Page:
28  |  Issue 96  |  January 2017

Her bucket list is, unsurprisingly, pretty full. “I’m a huge adventure seeker, so there are quite a few adrenaline kicks on it. I believe we grow with each experience and I try to push myself to do things all the time. Even things that scare me. I’d like to write more – poetry and screenwriting. I was just in a play where two of my cast mates were both poets. They really inspired me. I also get super crafty for my nephews and my niece, and that works really well as a way for me to disconnect and create something tangible. But I like being busy. I get really restless when my schedule isn’t filled to the brim.” Naturally, there is “a lot of travelling” on the Swede’s list too. “I think,” she muses, “that I was always a little ‘too big’ in my personality to really fit into any one place. So I just took it upon myself to find lots of different places where I fit in just fine. Or rather, where I stand out just fine!”

Linnea Larsdotter is a vegan and loves cooking and trying new kinds of food. Since moving to the States she has developed a love of mac ‘n’ cheese, especially with truffle oil and veggie bacon. “Other than that, I adore Asian food,” she comments, “and have just discovered a huge passion for Vietnamese food.”

Scan Magazine  |  Cover Feature  |  Linnea Larsdotter

Issue 96  |  January 2017  |  29



D ACI N h T A C i in H ELI M S NI N D A D GIA E W R NO em


Raising the bar in taste and ethics Tucked away in Farre, a small village in central Jutland, lies the small butcher shop where Aalbæk Specialiteter originated. Today, the shop is headed by the third generation of Aalbæk butchers, Peter Aalbæk, who has brought Aalbæk’s salamis and cold cut meats to all of Denmark by staying true to the work ethos of his ancestors: to only do what he does best. By Signe Hansen  |  Press photos

To run a successful butcher shop in a village of just 100 houses takes something special, something that will, quite literally, make people drive that extra mile. According to Peter Aalbæk, the simple secret is that Aalbæk Specialiteter, which was founded by his granddad in 1920, has always focused on quality and taste. “I think it’s fair to say that we’ve gone our own way. Even though my parents ran this small shop far out in the countryside, they’ve always had a good business and attracted people from far away, and they only managed that because of the quality of their products.” Today, ten sausage makers and butchers work in the butcher shop in Farre, where they produce Aalbæk’s popular range 30  |  Issue 96  |  January 2017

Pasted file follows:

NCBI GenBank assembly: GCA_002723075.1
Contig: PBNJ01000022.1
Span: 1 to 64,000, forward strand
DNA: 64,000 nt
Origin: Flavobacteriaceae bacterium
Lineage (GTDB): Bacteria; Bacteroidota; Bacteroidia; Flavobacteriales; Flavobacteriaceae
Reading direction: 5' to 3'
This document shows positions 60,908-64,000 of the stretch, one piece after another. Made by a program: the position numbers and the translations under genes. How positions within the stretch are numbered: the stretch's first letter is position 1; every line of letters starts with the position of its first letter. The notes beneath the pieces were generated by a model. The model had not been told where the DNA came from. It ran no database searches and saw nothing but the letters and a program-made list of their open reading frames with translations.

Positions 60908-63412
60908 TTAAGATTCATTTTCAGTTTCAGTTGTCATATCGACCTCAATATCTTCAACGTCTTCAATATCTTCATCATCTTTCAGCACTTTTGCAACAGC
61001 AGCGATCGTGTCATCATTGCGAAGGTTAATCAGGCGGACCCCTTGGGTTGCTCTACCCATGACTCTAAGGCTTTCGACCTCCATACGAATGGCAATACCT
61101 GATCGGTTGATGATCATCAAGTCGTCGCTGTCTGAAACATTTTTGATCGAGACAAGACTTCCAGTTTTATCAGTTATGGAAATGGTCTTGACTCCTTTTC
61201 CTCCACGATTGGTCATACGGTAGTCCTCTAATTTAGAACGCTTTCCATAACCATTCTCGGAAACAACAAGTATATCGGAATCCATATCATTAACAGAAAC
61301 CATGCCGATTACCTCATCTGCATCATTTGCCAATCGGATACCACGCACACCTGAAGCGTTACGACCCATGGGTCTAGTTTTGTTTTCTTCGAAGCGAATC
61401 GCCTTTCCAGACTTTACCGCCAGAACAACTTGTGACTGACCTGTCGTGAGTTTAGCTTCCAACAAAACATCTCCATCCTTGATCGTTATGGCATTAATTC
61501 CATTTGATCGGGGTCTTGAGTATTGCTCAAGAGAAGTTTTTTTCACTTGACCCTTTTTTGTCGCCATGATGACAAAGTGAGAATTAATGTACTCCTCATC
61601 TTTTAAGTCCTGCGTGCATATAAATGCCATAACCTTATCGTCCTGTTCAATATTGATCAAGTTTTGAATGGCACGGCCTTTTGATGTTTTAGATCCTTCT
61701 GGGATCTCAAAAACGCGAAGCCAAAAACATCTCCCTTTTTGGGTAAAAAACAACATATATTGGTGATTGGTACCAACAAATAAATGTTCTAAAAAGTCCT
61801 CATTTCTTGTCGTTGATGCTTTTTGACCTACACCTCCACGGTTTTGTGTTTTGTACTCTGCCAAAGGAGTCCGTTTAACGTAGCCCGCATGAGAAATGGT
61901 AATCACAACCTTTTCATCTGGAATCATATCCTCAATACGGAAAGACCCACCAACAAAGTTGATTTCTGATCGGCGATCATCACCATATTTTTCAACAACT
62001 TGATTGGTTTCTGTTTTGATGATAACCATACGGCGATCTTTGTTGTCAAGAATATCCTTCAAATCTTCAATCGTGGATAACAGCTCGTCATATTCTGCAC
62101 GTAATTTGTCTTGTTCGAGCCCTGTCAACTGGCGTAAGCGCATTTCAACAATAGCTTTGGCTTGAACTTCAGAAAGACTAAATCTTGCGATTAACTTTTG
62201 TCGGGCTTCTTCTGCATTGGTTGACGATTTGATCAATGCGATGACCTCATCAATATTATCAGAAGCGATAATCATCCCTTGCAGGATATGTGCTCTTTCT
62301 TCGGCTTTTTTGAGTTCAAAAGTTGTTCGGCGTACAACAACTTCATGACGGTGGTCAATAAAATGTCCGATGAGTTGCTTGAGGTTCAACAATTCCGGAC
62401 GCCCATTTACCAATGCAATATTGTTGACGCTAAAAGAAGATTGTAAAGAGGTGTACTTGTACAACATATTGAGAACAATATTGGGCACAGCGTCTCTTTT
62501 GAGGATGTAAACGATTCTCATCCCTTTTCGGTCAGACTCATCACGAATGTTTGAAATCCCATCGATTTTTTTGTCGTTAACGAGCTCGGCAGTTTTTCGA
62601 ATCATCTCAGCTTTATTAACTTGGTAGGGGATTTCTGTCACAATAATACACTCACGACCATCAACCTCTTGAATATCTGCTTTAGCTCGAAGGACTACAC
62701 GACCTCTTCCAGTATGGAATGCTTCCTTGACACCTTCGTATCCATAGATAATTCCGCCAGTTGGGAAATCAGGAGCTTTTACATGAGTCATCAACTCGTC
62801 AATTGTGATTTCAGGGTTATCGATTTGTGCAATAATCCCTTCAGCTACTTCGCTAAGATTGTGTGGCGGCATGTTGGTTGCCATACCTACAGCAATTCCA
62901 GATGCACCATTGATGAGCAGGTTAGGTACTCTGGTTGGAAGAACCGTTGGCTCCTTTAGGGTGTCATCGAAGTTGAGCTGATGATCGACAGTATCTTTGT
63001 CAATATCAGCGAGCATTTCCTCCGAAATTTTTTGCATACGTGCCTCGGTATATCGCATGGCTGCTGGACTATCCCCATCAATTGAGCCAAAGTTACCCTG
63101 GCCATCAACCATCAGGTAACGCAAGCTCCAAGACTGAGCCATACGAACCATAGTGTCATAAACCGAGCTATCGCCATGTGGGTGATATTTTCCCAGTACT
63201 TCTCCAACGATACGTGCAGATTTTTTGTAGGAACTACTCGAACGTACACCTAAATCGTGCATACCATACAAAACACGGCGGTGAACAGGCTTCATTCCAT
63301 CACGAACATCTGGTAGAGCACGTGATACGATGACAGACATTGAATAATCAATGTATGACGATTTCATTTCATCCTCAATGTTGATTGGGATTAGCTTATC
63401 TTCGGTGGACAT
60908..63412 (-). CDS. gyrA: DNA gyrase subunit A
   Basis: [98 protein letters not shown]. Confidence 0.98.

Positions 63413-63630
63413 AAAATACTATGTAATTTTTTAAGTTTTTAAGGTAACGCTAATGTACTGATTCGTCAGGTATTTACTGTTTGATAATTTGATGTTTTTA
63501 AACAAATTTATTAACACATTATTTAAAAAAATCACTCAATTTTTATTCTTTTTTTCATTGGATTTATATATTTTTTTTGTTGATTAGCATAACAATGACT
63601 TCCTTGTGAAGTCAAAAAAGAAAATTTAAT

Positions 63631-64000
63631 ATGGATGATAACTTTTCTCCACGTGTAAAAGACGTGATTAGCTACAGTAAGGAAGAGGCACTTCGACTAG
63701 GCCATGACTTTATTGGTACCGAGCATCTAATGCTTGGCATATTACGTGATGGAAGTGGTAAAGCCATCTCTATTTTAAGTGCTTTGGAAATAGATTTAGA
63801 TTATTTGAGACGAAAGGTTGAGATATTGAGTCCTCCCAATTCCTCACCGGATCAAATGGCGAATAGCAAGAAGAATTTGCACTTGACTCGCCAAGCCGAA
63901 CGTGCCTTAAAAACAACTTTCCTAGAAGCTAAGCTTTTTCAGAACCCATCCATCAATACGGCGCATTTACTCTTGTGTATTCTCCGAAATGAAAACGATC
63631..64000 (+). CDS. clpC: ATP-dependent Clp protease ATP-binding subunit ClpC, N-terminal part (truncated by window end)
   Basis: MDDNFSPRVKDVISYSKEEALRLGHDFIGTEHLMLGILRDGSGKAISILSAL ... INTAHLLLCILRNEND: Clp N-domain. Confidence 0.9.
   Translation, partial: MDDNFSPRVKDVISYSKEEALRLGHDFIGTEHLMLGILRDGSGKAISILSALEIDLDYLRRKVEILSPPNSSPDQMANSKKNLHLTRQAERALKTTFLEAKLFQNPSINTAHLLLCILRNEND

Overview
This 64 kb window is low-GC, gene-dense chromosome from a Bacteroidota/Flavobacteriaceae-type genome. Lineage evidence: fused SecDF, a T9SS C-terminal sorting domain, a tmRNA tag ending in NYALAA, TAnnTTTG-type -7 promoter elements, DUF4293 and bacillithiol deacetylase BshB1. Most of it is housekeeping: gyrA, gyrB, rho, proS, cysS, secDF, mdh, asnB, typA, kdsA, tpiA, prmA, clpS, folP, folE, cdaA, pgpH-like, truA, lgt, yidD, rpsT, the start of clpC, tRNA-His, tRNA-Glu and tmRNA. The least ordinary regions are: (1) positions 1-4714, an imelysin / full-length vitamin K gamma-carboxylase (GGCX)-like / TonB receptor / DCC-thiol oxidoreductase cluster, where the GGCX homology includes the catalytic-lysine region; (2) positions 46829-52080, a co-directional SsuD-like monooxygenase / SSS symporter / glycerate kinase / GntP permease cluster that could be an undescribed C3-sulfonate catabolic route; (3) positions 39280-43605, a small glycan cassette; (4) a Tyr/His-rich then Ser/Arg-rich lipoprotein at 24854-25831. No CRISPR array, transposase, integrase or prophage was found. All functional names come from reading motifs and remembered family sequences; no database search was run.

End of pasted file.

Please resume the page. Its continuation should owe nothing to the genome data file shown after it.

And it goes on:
of liver pâtés, salamis, sausages, dried meats and bacon. The motto, however, is the same as it was when it was just Peter’s parents in the shop: that every product should deliver an out-of-theordinary taste experience. The family’s focus on taste and quality originates in the belief that quality of food and quality of life are two sides of the same coin. Consequently, Aalbæk Specialiteter has also embraced the growing focus on animal welfare and organic produce. “When the organic development started about 30 years ago, I was standing in the shop, 20 years old, and thought: ‘How amazing would it be if we could produce our products in an alternative way, without any preservatives?’ It was very simple, I always just thought that if I make some-

thing that I like, probably someone else will like it too.” Aalbæk is one of the few big butcher brands approved to use the Anbefalet af Dyrenes Beskyttelse logo, the highest animal welfare recognition in Denmark. However, to give their customers the choice, the butcher produces both an organic and a regular range of products. Aalbæk Specialiteter’s products are available in supermarkets all over Denmark and, of course, from the original butcher shop in Farre, where the towering stacks of salamis and dried meats still attract people from near and far. FACTS: Aalbæk Specialiteter was founded in 1920 in central Jutland. In 2015, Aalbæk Specialiteter became part of Atria Danmark.

For more information, please visit:

Scan Magazine  |  Mini Theme  |  Danish and Norwegian Delicacies

The fish is out of the can Founded over a century ago, Danish company Bornholms has fought through numerous challenges to gain its position as one of the market leaders within seafood in Scandinavia. Scan Magazine spoke to CEO Christian Sieverts about how converting from cans to plastic packaging has helped his company regain its feet and expand on the global market. By Signe Hansen  |  Photos: Bornholms

As the grandson of the founder of Bornholms, Sieverts is the man to ask if you have any questions about packaged seafood. But he also knows something about innovation and moving with the times because Bornholms, which is commonly known in Denmark for its pressed cod roe and in Sweden for its fish dumplings and internationally for its new lunch box-friendly fish snack, has had to reinvent itself several times. The company recently teamed up with RPC Superfos to develop an innovative plastic packaging to replace the more than 50-year-old cans. “Not a lot had happened since the easy-opening addition to our cans in the ‘40s, so the plastic packaging was a big step in terms of innovation, practicality and environmental concerns,” says Sieverts.

A history of innovation Founded as a herring importer in Copenhagen at the turn of the last centu-